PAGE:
Reader Review: Dorothy Must Die

I had a hard time getting into Amy, the protagonist. At first, I thought it was because we

had so little in common; then I realized that I felt too close to her experiences being bullied (though my family situation is quite different). I purposely distanced myself from her pain because we had similar high school experiences. 


Once we’re into the story and her training, though, I flew through it. Struggling with who to believe and having a real stake in who is good vs who is evil is a pretty great hook. I do wish there was a little more dimension to Dorothy, but I suppose that’s how the original villain (Wicked Witch of the West) is portrayed…and that’s why we have prequels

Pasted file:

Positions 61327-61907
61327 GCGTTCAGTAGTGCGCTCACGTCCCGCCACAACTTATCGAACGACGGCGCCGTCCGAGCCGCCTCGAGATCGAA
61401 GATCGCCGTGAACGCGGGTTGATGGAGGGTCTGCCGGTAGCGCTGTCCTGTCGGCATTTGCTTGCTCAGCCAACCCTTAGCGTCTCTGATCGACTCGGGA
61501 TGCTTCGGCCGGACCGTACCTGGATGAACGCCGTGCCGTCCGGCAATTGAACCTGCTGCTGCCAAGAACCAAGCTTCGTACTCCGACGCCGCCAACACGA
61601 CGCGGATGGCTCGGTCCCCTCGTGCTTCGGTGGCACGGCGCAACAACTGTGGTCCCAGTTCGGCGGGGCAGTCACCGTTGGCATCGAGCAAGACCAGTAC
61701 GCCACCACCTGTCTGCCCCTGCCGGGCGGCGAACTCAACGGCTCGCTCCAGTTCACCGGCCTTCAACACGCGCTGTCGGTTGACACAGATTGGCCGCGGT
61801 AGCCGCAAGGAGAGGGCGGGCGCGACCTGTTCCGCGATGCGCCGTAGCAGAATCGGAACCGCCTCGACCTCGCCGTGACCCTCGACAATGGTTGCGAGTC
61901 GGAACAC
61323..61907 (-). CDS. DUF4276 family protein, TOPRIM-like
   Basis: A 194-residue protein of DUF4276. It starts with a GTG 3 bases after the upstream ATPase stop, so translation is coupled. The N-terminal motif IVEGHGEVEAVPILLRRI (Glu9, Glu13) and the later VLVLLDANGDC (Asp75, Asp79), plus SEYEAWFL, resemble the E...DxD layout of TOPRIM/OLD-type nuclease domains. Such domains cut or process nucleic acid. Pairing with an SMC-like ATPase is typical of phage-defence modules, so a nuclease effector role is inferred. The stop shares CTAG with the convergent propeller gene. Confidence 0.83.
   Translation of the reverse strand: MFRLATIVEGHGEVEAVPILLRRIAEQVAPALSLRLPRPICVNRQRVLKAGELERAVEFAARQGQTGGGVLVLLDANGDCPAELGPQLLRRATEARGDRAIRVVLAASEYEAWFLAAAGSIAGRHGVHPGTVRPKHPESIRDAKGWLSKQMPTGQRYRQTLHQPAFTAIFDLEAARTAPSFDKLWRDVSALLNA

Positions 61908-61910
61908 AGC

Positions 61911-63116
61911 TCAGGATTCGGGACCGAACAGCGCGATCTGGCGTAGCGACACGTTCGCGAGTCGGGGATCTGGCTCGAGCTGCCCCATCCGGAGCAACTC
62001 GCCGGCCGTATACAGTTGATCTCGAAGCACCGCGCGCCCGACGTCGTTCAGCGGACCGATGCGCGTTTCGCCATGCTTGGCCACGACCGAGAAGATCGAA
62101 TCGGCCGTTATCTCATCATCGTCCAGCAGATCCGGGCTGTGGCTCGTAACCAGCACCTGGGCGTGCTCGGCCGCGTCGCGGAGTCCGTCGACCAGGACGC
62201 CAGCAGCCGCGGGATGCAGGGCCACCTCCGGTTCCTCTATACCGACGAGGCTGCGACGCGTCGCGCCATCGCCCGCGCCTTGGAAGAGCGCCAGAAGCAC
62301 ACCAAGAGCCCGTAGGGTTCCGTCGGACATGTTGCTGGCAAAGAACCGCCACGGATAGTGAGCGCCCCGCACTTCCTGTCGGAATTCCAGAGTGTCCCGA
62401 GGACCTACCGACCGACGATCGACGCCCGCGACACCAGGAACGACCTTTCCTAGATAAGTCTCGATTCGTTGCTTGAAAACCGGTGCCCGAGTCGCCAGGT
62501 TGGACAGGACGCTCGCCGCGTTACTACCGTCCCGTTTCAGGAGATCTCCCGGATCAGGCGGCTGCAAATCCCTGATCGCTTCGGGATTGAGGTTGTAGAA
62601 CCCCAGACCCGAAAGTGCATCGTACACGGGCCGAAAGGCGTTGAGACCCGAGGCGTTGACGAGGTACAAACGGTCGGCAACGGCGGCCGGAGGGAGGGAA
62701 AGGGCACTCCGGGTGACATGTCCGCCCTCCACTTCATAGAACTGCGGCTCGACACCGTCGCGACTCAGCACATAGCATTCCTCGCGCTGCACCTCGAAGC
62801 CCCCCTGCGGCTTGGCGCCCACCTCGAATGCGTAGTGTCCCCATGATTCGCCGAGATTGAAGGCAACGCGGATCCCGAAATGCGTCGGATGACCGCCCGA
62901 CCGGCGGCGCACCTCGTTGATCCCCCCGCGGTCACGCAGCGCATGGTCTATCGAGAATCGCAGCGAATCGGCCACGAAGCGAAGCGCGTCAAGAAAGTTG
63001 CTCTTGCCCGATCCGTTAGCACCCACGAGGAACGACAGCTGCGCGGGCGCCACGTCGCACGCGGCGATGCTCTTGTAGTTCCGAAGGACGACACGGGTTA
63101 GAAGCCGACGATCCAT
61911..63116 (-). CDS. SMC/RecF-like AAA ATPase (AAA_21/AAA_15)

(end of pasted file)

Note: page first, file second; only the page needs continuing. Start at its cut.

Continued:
It’s hard not to compare re-tellings, so Gregory Maguire’s Wicked kept popping into my brain. I mostly thought about it when Paige described the settings, and how differently Oz appears in both books versus THE MOVIE. They are not at all the same stories, thankfully, with Paige focusing on magic within the politics of Oz. Every character introduced keeps you guessing, and it may be the most interesting interpretation of Dorothy’s companions as I’ve ever seen. I also became interested in reading Baum’s original books, which is always a good sign in a re-telling.

More details on Dorothy Must Die by Danielle Paige at Goodreads